"Robins and bright blossoms in spring
really herald the beginning of a new season," she said. "Flowering
trees can add that delicate sparkle of freshness to your home
landscape. Whether you are looking for full-size trees that can add
shade in summer or a smaller tree for an intimate setting, there are
many reliable ones to choose from."
For very early bloom, Bates recommends
a star magnolia (Magnolia stellata). This is a very small tree
reaching 15 feet at maturity. It is typically grown low-branched so
that it resembles a shrub.
"The large, fragrant, white, delicate
blooms seem to float in space like stars because they open before
the foliage is out," she said.
The cultivars Royal Star, Cody, King
Rose and others have pink blooms. Fall color is a rich gold. The
prominent, furry flower buds sit up high on the ends of the
branches, offering winter interest as they wait for spring. Use it
as a specimen tree with a dark background to set off the blooms.
Place it in a sheltered spot so that a late frost will not cut short
the bloom time.
Serviceberry (Amelanchier arborea) and
kousa dogwood (Cornus kousa) are two medium-sized trees recommended
for northern Illinois.
"Both will reach about 25 feet at
maturity and bear white to cream-colored blooms in the spring,"
Bates said. "Of the two, serviceberry blooms first, yielding flowers
before leaves. Both produce rich hues in fall and have colorful
fruit. The fruit of the serviceberry is a blue-black berry, about
the size of large blueberry, which ripens in June. Trees typically
offer a generous yield that look lovely dangling on the tree but can
make a mess of a sidewalk or patio if the tree is planted too close
"Consider using this tree in a border
or in a grouping out in the yard."
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in this article]
Kousa dogwood yields a pinkish-red
fleshy fruit like a raspberry, ripening in the fall. Kousa dogwood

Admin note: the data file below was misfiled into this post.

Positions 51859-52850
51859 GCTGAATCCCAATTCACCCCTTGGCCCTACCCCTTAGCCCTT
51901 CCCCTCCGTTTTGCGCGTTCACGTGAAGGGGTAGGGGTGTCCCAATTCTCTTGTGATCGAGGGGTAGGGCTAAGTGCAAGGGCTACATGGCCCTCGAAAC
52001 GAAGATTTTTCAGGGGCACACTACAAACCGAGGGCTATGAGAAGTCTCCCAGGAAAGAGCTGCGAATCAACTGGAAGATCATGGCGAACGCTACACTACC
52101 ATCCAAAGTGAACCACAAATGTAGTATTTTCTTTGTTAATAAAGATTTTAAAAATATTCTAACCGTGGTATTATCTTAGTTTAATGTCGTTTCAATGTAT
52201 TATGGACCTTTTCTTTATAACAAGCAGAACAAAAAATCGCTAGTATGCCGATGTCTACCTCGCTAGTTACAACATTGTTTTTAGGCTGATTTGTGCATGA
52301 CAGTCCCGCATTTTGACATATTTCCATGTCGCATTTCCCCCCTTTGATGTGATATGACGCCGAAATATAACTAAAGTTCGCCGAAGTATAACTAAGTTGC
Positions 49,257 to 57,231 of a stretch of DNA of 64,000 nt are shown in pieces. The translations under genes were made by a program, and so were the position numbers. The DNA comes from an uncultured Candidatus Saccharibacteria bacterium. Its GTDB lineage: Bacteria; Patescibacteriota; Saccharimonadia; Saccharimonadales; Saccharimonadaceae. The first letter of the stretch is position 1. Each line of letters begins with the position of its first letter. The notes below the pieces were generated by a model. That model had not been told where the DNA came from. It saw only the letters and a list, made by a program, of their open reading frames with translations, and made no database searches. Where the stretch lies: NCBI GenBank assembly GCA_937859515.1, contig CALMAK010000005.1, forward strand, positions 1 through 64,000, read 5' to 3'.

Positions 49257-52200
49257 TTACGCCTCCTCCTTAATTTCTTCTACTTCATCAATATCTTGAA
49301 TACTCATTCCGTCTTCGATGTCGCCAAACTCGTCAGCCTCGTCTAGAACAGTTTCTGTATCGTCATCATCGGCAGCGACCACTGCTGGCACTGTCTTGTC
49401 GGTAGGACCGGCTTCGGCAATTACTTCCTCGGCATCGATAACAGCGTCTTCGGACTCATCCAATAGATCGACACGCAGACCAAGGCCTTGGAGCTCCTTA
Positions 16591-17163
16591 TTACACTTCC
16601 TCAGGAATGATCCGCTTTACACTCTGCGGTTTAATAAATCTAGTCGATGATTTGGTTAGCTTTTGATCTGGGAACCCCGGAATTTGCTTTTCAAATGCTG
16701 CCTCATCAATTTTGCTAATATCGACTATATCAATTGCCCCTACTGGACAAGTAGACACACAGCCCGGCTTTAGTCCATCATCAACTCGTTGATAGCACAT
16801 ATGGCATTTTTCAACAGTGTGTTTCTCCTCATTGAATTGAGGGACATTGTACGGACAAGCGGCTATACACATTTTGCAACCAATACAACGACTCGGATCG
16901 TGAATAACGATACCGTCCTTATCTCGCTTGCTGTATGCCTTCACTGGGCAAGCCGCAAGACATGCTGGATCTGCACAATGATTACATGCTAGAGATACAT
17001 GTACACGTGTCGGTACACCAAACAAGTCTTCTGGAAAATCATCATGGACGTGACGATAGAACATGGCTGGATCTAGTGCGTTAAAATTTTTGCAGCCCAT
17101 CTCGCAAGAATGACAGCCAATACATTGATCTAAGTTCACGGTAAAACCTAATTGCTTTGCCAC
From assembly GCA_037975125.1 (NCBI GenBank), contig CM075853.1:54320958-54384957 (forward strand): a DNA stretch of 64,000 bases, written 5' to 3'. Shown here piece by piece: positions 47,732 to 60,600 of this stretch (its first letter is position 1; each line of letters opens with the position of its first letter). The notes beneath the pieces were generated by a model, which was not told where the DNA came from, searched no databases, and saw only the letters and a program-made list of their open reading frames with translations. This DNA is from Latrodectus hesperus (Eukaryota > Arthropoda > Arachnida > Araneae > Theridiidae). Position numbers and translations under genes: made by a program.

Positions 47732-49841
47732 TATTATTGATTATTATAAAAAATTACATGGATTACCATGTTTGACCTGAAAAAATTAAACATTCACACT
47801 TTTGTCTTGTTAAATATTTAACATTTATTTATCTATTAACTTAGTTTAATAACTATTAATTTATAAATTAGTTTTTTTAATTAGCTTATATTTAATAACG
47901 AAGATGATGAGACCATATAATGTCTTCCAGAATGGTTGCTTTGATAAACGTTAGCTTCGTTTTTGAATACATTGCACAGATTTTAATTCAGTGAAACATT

also has exfoliating bark for interest in winter. Use this plant as
a specimen plant near the entry or patio, in the border, or against
a blank wall where the horizontal branching habit shows to its best
For a somewhat larger tree, one of
Bates' favorites is Amur chokecherry (Prunus maackii).
"This 45-foot-tall tree is best used in
a border or planting in the lawn," she said. "The small white
flowers are borne in large clusters at the ends of the branches.
This a very hardy tree with a pea-sized plum as a fruit. One of the
best features is the cinnamon-colored, highly exfoliating bark. When
lower branches are removed, the bark adds interest in all four
Bates said homeowners will get the best
long-term value for their dollar by choosing a native or adapted
species, with few or no pests and multiseason interest, such as
colorful bark, fruits or leaves or interesting texture.
"This may seem like a lot to expect,
but it is not impossible to find," Bates said. "And remember, as
important as proper species selection is proper plant placement.
Know and respect the preferred exposure, soil and moisture
requirements, and you will be off to a great start."
For additional information about plant
selection, proper planting and tree care, go to
[University of Illinois news